Thailand's hopes being swept away

PUBLISHED : Thursday, 27 October, 2011, 12:00am
UPDATED : Thursday, 27 October, 2011, 12:00am


Thailand has a special place in the hearts of many Hongkongers, being popular for family holidays and where the rice on most tables comes from. So, when a calamity like the severe flooding that has for several weeks been affecting central and northern parts of the country and now inundating Bangkok strike, thousands of vacation plans are thrown into disarray and there is concern that we will have to pay more for a staple of our diet. We should, though, be thinking of the plight of the Thais who, after enduring five years of political turmoil, were looking forward to a brighter future under the ambitious policies of new prime minister Yingluck Shinawatra. We may be cursing our bad luck, or questioning the timeliness of the red travel alert issued by our government, but we should not forget the hundreds of people killed, the massive damage wrought and the tough times that lie ahead for the nation.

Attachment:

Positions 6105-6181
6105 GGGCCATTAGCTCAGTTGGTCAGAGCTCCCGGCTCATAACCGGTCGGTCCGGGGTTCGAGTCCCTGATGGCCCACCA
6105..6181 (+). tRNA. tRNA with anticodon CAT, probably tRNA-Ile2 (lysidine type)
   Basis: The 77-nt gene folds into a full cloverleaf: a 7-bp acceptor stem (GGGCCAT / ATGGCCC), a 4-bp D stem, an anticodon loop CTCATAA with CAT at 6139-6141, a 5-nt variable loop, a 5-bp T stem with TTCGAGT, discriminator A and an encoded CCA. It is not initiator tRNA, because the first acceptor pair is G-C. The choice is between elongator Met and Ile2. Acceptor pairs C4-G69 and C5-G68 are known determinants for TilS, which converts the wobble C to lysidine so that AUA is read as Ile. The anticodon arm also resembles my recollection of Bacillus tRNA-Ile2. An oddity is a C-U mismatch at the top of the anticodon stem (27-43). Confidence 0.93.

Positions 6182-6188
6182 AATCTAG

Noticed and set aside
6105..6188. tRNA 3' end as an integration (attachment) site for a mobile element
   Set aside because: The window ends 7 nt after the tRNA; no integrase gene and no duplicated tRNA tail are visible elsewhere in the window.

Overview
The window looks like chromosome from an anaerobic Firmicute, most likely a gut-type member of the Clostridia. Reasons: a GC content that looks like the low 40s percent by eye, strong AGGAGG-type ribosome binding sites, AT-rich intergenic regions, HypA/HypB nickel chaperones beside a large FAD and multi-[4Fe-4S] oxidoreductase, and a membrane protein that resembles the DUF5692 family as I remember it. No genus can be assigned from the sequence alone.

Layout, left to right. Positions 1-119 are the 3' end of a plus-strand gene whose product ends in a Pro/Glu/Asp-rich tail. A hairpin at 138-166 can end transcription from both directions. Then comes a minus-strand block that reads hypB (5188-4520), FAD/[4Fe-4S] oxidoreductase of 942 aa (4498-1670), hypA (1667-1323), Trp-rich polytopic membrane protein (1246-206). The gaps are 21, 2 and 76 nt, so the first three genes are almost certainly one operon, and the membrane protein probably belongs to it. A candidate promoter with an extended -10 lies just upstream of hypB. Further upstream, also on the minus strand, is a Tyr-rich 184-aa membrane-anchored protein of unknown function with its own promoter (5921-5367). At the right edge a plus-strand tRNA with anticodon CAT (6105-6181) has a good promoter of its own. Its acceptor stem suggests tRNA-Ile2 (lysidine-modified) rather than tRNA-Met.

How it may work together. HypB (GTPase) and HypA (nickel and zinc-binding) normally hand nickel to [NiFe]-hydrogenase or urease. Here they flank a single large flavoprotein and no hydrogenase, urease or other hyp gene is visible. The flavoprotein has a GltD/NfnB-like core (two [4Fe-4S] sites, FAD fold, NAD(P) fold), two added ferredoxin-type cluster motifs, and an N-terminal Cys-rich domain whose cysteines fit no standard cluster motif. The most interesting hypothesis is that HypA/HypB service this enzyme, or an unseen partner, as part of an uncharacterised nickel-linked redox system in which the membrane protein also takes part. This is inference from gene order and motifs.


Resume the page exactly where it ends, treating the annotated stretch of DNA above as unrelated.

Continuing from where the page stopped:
Although monsoon rains are an annual occurrence, there have not been such floods for half a century and Thailand has been caught unprepared. Bangkok is prone to troubles in heavy rains. Severe flooding is a case of when, not if. Tourists and business people should always be prepared to have plans disrupted during the monsoon season. Just three months in power after being elected by a landslide, Yingluck was not expecting to have hers derailed in such a way. She had yet to implement a series of policies - from a 300 baht-a-day minimum wage to free tablet computers for children starting school. They were formulated during good economic times. With the damage bill estimated to be at least 150 billion baht and predictions that GDP this year will be cut by 1 per cent or more as a result, they may now be delayed or never happen.

Holidays have been disrupted and we may have to pay more for our beloved Thai rice, but the lives of millions of Thais have also been turned upside down. Every effort must be made to ensure that life in the areas hit by the floods can return to normal as soon as possible.